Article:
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As a teenager, my youth choir toured across the United States each summer during the first few weeks of June. One summer, we stopped in Intercourse, PA (much to the delight of the middle school boys in our group) for a glimpse of the Amish way of life. Based on this experience with “Amish Country,” I associate the Amish with clean air, fresh farm produce, and a simple, environmentally friendly way of life.
However, the idyllic pastures of the Amish countryside may not be as “green” as they seem. Amish farming practices have recently come under scrutiny from the EPA. President Obama charged the EPA with cleaning up Chesapeake Bay, which has long been polluted by runoff from manure and synthetic fertilizers. Lancaster County, where the Amish own more than fifty percent of the farms, ranks at the top of the list of contributors to the pollution, producing more than sixty-one million pounds of manure a year.
Although the Amish typically do not use modern farming technologies, the changes that can prevent manure runoff from polluting nearby water are simple and accessible to the Amish community. Farmers can use fences, buffers, and manure pits to contain the waste from their farms and prevent water pollution.
Despite the compatibility of these methods with the Amish way of life, the EPA faces unique challenges in implementing them. Because the Amish take seriously the Biblical command to separate themselves from the modern world, they are reluctant to accept government subsidies or grants, and construction of manure containment facilities can be expensive.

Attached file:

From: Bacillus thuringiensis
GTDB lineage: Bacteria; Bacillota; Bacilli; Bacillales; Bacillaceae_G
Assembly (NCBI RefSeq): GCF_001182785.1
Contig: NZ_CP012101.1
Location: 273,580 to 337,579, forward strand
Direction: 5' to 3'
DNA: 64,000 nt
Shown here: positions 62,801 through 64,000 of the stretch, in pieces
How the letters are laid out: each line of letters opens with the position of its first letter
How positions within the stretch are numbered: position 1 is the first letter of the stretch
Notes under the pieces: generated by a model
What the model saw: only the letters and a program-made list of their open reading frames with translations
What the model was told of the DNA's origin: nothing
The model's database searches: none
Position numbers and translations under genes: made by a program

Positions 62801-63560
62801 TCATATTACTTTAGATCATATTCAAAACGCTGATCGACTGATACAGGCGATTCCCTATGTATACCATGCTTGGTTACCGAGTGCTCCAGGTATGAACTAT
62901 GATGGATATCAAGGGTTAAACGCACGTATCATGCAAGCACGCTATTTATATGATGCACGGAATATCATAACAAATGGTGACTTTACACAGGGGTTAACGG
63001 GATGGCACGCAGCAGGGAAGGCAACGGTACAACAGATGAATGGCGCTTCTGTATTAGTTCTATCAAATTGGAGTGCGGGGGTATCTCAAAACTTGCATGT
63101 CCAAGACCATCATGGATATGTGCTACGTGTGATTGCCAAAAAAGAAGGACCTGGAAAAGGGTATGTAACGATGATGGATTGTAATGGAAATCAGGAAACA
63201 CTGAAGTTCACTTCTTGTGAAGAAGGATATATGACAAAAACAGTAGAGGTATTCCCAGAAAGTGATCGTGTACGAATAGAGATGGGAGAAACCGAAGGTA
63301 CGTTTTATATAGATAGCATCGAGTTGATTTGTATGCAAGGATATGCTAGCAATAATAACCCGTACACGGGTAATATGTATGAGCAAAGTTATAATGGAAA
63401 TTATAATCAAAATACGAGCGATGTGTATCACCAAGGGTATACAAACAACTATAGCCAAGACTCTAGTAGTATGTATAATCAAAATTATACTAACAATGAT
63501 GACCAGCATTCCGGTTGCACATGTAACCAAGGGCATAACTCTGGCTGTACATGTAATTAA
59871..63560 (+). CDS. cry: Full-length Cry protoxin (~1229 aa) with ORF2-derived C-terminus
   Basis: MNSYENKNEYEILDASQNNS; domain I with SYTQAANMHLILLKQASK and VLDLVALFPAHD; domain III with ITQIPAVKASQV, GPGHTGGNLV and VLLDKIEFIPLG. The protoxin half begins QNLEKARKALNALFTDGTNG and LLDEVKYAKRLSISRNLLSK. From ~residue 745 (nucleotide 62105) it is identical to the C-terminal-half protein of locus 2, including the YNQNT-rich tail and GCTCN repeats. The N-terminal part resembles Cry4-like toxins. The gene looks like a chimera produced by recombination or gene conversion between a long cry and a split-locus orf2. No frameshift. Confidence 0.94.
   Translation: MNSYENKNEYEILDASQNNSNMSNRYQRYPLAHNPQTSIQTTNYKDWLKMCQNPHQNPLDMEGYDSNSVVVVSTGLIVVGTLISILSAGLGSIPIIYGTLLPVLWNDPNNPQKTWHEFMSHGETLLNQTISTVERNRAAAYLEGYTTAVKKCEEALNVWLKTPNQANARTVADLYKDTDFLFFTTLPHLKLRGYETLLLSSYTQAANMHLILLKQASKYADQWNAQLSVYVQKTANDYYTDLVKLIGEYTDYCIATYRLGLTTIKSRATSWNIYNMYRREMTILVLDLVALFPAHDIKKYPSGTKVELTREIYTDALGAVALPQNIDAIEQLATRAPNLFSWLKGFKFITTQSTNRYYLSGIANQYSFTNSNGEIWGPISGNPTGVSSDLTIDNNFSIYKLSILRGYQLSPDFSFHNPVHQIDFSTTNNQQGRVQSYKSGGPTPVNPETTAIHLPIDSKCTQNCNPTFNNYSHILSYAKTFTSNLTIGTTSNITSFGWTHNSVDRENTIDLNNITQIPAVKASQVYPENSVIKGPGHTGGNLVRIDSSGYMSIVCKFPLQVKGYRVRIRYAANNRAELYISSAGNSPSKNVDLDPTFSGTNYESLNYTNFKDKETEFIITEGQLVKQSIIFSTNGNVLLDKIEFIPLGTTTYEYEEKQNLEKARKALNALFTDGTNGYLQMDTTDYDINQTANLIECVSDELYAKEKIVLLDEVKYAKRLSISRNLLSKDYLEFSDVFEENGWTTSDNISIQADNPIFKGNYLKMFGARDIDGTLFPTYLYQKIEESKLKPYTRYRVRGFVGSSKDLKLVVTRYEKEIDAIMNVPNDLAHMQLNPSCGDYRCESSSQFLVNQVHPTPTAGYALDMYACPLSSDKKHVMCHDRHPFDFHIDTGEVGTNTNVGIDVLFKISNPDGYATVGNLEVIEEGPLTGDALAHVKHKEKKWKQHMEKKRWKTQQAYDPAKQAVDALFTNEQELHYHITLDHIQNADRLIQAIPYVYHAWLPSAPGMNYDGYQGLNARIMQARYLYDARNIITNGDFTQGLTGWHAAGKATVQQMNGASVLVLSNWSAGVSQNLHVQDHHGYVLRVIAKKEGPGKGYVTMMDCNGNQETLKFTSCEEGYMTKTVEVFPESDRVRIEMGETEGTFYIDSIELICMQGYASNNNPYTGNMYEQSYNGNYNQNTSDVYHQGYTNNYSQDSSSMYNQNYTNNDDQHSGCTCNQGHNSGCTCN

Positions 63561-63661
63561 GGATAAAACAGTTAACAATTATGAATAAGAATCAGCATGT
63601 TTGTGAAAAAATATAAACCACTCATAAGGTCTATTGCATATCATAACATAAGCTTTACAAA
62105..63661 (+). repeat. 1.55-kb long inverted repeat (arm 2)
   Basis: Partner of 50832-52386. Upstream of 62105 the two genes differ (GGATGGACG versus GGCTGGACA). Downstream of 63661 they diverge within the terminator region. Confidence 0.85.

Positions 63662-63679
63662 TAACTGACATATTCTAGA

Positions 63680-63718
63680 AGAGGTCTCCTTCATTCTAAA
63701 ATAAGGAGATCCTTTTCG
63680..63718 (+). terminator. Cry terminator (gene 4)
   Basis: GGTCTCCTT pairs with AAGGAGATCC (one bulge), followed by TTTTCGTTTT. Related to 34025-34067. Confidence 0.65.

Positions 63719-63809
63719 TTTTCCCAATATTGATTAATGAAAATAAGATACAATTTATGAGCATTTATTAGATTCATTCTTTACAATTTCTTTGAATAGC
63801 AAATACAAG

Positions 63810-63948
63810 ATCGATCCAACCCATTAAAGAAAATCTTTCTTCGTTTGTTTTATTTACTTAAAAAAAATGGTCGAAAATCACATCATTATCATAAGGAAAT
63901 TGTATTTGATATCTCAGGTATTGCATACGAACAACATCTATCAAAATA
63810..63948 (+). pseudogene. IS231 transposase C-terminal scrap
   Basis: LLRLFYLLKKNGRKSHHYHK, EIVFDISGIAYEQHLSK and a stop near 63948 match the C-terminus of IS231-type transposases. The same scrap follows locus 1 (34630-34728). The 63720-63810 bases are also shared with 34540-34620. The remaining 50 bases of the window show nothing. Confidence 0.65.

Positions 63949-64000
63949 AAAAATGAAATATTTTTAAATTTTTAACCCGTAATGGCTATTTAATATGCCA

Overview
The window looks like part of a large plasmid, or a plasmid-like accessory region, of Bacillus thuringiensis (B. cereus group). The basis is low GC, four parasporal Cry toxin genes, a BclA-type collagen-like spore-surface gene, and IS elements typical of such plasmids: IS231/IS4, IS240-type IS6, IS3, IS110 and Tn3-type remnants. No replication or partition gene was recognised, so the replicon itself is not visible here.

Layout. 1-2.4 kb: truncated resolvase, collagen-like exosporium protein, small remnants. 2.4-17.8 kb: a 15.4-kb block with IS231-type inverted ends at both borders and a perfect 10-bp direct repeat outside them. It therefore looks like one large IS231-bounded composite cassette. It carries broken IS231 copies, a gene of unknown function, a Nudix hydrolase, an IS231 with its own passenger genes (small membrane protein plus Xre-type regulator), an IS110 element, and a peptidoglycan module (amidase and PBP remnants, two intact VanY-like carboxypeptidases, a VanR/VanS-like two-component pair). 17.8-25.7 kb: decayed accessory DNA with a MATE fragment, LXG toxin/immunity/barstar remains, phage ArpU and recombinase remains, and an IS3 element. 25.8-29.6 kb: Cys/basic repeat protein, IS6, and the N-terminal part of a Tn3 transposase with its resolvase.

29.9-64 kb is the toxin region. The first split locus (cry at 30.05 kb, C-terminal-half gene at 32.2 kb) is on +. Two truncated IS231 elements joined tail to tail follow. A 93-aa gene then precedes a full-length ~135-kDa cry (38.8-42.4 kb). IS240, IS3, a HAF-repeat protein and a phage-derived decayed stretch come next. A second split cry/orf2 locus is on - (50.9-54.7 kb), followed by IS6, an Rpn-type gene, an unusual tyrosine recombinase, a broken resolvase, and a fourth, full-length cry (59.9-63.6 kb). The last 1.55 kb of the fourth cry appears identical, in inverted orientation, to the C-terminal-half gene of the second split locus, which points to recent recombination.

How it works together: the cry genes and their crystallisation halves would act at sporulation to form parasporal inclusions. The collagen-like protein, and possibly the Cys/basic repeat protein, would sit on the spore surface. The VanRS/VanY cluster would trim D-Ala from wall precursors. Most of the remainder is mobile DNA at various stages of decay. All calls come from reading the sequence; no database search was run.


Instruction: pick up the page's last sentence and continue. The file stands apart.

Personally, I am impressed by the EPA’s conscientious approach to environmental problems in the Amish community. The EPA is working within the technological limits of the community by traveling to meet individually with farmers and discuss changes that are largely consistent with the Amish way of life. Like many Americans, I am intrigued by the simple, family-centered culture of the Amish, particularly when the modern world is becoming increasingly fast-paced and individualized. I hope that the EPA will continue to approach their culture with the respect and flexibility necessary to allow the nearly 300 year-old Pennsylvania community’s culture to continue to thrive, and at the same time effectuate the changes necessary to protect our environment.
– Rachel Purcell
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